It is no secret that heart attacks occur frequently in our society. National statistics indicate approximately 10,000 heart attacks occur while at work, however very specific criteria must be met before being considered as a compensable injury. The first issue to address would begin with the section of the statute concerning the compensability of heart attacks (Section 408.008). There are three basic criteria that must be met. First, the heart attack must occur at a definite time and place caused by a specific event occurring in the course and scope of the employee’s employment. Second, the preponderance of the medical evidence regarding this event indicates that the work rather than a natural progression of pre-existing heart conditions was a substantial contributing factor to the noted cardiac injury. Lastly, the heart attack was not triggered by emotional or mental stress fractures unless precipitated by a sudden stimulus.

The first criterion is relatively easy to establish. The overwhelming frequency of individuals who sustained such a heart attack knows exactly when this event occurred. The specific activities precipitating the cardiac event must be tied to the employee’s occupational endeavors. The question then becomes, do these endeavors germane to the course and scope of employment? The next issue is, is this clinical situation simply a progression of pre-existing unrelated medical maladies? Statistically, more than 31% of all Americans are obese (and 71.6% could be considered overweight). It is also noted, 30% of all Americans suffer from hypertension. An overwhelming 54% of Americans have elevated cholesterol or hyperlipidemia. Each of these contributes to causing occlusion of the coronary arteries, resulting in a lack of blood to the muscle of the heart causing a myocardial infarction (death of that tissue a.k.a. heart attack). Therefore, medical history be obtained from as many sources as possible to establish that the noted heart attack was not a function of other unrelated causes. Lastly, a heart attack cannot be tied to emotional or mental health stressors unless specifically a function of employment. Therefore, the issue to be resolved would be, was this individual under unusual strain, exceptional exertion, or other violence causing this particular event?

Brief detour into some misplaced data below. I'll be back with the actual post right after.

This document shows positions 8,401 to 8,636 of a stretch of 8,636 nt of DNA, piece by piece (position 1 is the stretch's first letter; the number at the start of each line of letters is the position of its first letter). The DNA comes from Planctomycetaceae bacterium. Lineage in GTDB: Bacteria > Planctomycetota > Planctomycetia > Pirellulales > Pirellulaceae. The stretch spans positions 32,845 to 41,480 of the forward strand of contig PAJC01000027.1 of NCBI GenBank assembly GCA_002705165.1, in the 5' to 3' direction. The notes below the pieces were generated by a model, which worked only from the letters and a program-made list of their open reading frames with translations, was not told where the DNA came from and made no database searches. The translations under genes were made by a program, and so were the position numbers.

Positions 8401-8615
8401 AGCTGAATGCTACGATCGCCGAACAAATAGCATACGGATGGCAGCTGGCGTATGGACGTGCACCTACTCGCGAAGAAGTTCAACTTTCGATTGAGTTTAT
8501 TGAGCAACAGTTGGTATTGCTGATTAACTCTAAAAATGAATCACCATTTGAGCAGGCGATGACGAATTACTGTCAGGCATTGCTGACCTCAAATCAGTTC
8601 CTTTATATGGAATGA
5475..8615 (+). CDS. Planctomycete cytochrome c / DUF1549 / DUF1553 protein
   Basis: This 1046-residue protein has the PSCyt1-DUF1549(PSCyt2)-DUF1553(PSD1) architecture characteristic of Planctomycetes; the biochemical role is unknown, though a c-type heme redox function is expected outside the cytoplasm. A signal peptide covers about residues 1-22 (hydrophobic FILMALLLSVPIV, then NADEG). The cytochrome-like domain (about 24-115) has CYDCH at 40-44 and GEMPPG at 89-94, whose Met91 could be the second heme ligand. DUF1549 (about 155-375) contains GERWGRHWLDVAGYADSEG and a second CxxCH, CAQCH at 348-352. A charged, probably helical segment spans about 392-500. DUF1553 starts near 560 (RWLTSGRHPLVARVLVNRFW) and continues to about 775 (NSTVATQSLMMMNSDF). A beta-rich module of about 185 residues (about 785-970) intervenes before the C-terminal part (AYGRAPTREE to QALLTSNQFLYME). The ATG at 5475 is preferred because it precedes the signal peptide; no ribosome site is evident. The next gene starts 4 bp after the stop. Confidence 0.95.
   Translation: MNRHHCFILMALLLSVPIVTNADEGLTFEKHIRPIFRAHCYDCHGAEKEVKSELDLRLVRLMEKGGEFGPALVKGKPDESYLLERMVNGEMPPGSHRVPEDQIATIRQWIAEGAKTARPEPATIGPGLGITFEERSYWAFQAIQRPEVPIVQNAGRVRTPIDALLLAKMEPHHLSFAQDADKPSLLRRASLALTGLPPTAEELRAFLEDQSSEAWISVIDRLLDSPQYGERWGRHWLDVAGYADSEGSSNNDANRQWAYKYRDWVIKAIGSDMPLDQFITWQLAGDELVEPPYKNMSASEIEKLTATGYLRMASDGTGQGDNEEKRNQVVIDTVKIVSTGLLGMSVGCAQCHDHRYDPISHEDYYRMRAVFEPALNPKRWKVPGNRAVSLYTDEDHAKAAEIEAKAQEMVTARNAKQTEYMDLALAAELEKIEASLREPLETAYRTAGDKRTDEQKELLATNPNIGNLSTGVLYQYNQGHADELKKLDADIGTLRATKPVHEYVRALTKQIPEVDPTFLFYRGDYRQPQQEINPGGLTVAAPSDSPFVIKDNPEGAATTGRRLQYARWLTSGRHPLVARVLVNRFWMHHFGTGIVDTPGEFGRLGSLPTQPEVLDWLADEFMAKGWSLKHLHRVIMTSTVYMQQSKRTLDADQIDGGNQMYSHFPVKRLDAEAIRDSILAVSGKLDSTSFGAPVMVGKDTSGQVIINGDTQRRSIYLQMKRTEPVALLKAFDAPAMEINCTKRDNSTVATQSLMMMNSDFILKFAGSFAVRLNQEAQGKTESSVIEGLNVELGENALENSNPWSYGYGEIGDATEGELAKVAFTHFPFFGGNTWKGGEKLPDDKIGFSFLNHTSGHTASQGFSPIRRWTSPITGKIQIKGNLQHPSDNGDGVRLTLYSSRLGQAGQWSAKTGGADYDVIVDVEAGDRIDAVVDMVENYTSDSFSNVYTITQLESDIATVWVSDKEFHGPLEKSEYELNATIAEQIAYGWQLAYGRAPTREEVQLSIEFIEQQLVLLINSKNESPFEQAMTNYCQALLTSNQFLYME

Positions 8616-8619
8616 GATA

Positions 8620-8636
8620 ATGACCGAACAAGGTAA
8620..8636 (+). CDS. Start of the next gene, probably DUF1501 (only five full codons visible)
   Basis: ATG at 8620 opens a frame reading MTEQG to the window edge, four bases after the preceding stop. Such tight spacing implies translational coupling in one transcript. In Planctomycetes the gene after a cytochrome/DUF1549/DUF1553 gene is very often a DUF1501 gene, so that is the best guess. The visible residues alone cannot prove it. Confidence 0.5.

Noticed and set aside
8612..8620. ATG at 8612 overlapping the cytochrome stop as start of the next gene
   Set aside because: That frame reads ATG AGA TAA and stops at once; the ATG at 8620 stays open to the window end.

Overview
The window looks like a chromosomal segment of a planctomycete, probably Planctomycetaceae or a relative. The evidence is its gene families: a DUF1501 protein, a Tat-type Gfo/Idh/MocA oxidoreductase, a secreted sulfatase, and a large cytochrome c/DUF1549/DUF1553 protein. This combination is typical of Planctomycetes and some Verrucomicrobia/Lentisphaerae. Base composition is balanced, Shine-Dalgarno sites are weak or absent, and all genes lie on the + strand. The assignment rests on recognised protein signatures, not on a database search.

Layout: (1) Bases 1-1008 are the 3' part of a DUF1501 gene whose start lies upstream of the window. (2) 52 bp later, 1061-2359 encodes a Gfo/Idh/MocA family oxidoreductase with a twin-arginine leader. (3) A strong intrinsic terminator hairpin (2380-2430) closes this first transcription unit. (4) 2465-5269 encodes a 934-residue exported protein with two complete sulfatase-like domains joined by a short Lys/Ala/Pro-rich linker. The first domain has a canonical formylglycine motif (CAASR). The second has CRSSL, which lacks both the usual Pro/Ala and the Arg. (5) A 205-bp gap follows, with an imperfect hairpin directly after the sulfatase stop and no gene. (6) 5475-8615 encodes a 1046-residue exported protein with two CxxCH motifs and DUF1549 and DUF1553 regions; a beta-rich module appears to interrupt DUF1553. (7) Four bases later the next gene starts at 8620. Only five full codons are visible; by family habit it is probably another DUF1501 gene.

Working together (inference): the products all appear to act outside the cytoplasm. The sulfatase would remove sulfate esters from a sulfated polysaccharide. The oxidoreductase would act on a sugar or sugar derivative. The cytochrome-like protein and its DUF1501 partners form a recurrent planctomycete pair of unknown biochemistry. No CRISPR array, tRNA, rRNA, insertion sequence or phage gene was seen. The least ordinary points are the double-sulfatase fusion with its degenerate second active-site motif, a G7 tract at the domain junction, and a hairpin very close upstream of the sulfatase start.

As you can see, establishing that a heart attack is a function of employment is a rather difficult standard to meet. This is not to say it does not happen, only that all pre-existing factors must be excluded before accepting this as a compensable event. There are many Appeals Panel decisions addressing heart attacks. The majority of these decisions date back to the early 1990s. One key decision note is, it takes more than a doctor’s opinion that work precipitated a heart attack. The specifics of how the work caused the heart attack and that the work was a “greater factor” is noted (AP# 100566). Having a comprehensive clinical assessment by an independent provider reviewing all facts relative to the noted myocardial infarction is crucial in this determination process.